Lynchburg, VA - On any given shift at the Lynchburg Police Department you'll find nearly every military branch represented. One such representative is Officer Tony Lowrey, a former Marine.
Lowrey's gone from protecting our country from foreign enemies to protecting citizens of Lynchburg from threats closer to home.
"I really can't see myself doing anything else," said Lowrey. "Some people just have it in them to be natural protectors. Knowing that there's people out there that are willing to willingly go into harm's way to protect other people, it says a lot about it. A lot of former military guys tend to do this a lot easier. It's almost second-nature for them at this point."
Lowrey was in the Marines from 2001 to 2005. He served two tours in Iraq. In 2009, he joined the Lynchburg Police Department.
His best friend on the force is also a former Marine, which is something that comforts Lowrey's wife.
"With him and his military background, I'm a little more reassured that he's ok, that you know he'll be ok, that he has backup, that there are guys looking after him and he's looking after them also," she said.
Backup is a bit of an understatement. Lowrey says the bonds formed both in the military and on the force are unbreakable.
"It's a brotherhood. You have to rely on your partner to have your back in those situations," said Lowrey.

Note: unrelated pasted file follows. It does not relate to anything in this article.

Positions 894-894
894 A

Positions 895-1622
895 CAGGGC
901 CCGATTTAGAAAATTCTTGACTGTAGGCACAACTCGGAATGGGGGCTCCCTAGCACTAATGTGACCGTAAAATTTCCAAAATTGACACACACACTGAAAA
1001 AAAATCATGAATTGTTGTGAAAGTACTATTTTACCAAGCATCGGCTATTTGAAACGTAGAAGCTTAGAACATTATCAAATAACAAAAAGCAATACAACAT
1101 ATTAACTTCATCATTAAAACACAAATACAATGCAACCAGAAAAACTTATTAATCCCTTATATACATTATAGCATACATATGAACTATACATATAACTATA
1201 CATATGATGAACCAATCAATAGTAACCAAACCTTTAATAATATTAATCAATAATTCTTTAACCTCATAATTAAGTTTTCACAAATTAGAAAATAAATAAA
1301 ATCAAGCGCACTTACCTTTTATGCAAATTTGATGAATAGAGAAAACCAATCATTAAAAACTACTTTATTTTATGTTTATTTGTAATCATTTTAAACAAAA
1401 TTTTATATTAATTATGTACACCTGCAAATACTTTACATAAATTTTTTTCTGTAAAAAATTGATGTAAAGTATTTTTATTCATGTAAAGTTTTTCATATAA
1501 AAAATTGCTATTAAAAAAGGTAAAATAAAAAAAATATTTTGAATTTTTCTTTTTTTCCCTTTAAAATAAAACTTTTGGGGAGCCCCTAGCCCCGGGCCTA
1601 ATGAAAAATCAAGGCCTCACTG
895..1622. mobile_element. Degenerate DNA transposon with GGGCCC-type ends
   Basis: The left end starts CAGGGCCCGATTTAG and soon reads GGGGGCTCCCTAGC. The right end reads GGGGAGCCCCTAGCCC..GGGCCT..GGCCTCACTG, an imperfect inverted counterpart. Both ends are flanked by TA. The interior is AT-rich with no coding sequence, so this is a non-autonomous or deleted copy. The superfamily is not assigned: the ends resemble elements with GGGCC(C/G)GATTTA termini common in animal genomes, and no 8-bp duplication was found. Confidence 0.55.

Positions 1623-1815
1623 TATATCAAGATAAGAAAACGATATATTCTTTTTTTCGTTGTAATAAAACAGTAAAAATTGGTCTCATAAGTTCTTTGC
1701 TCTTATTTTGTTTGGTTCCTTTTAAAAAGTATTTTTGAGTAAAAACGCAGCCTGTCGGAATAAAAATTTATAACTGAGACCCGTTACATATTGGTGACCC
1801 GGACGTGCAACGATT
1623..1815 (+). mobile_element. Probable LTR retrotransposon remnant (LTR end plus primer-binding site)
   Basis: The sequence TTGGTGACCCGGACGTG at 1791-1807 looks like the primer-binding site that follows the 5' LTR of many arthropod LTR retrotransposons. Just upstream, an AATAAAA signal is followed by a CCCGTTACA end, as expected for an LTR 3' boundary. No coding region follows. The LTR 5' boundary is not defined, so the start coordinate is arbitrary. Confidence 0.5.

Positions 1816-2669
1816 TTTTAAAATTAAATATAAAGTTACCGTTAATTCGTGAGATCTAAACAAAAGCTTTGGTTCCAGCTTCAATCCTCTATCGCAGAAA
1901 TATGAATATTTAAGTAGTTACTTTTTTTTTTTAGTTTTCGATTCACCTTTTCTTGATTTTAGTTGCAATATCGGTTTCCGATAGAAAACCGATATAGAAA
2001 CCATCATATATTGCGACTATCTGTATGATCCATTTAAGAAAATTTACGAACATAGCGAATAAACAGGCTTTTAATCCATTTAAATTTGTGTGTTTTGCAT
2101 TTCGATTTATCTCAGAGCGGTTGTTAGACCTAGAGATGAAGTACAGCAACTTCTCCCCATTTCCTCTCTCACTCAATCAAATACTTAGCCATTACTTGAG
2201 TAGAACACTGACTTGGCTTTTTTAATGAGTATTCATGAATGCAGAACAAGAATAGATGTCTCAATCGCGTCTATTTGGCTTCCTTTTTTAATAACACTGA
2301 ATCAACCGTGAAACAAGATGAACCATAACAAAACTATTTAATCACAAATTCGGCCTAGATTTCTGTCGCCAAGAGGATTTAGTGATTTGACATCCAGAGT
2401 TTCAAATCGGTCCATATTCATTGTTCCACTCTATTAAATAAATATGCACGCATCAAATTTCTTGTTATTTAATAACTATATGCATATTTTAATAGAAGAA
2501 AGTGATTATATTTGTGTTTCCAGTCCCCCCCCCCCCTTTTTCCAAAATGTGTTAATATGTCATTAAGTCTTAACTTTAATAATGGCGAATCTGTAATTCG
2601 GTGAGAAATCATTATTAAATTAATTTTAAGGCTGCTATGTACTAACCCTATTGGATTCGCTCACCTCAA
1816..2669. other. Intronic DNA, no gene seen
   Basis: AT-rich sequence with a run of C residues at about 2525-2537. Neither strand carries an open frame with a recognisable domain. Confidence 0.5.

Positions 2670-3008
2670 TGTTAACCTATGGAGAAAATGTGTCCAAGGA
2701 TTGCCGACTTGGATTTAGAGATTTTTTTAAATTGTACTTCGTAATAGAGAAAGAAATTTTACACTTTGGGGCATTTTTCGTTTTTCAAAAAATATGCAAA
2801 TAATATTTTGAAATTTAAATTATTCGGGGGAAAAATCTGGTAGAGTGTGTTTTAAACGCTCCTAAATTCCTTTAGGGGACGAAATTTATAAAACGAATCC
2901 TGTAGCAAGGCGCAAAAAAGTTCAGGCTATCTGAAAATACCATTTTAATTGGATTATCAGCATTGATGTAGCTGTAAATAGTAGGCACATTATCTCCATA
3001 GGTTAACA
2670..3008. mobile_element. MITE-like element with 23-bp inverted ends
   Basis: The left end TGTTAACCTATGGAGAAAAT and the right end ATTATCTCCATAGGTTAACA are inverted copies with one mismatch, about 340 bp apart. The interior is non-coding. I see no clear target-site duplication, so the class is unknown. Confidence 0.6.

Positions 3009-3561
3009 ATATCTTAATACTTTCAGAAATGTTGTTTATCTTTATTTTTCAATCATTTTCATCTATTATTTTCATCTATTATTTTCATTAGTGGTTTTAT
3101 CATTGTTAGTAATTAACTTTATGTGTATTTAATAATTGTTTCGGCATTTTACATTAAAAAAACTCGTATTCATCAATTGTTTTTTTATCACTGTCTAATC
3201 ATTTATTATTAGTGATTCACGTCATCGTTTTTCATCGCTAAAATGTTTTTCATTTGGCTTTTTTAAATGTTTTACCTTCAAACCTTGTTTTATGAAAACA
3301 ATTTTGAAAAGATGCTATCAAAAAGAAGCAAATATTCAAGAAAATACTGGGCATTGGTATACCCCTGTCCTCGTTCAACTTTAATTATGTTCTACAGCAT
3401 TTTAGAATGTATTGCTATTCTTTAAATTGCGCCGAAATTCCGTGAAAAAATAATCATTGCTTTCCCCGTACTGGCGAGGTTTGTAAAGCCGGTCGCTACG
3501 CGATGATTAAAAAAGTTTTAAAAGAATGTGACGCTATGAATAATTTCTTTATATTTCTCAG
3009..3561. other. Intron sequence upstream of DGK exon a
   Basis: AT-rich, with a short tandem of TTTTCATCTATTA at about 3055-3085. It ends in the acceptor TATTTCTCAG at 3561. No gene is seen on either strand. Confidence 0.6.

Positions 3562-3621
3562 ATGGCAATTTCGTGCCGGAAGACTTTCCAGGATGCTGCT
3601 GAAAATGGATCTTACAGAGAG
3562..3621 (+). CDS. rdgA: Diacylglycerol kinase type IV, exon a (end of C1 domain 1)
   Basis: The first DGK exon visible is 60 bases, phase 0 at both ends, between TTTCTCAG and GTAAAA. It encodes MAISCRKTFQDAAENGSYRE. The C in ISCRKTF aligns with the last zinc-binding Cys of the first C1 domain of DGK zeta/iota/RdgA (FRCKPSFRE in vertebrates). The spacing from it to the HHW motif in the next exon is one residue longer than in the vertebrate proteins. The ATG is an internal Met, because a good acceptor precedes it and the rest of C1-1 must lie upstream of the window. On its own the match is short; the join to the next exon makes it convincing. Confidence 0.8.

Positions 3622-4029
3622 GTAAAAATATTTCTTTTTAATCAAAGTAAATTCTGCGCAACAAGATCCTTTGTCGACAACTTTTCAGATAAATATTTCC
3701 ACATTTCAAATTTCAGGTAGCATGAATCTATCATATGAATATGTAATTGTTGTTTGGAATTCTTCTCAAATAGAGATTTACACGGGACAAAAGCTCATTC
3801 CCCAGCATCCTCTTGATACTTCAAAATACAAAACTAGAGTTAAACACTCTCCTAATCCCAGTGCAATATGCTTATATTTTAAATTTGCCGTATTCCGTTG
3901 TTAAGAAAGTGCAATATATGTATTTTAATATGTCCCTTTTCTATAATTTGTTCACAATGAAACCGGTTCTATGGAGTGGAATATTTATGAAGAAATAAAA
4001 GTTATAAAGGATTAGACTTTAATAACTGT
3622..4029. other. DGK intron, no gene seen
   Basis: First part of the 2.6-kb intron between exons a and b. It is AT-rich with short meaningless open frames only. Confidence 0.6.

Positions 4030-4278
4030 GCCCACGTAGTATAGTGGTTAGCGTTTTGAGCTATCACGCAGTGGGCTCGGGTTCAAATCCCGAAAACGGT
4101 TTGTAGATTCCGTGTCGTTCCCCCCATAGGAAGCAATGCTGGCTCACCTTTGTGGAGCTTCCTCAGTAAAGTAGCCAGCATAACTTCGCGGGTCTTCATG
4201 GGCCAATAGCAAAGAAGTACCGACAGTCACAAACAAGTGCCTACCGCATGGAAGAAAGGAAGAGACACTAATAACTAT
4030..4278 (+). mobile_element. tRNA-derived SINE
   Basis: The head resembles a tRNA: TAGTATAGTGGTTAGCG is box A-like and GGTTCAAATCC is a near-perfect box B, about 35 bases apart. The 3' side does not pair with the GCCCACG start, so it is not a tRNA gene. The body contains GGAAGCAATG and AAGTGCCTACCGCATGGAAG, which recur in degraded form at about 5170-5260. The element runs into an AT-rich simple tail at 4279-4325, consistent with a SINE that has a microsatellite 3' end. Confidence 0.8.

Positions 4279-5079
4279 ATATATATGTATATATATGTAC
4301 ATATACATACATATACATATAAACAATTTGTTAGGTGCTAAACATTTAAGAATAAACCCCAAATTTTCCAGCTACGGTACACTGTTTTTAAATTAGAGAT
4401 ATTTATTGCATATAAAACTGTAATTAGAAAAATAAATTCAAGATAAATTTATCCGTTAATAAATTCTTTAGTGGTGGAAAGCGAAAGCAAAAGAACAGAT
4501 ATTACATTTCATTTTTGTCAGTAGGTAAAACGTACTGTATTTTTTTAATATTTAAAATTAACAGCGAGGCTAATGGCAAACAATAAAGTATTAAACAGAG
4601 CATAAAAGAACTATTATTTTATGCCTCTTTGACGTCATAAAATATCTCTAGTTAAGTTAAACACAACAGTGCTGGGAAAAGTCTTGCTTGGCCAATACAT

Situations that can escalate in a matter of seconds--from a routine house call to a dangerous and compromising situation.
"I just keep praying every night to keep him safe. Because you don't know what's behind that door, you know what's behind that phone call that he's going to," said Lowrey's wife.
Lowrey says that's when his military training kicks in. He says the more dangerous a situation, the better and faster he responds - keeping himself, his fellow officers and us safe.
"That's all this job is…is to do it safely and go home at the end of the shift. That's all we're after. And if I can help somebody else do that, and they can help me do that, it's all about the teamwork."
Lowrey doesn't like to be called a hero. He says he's never done anything to deserve such a title. He calls himself a messenger for the real heroes: The men and women who don't make it home from battle.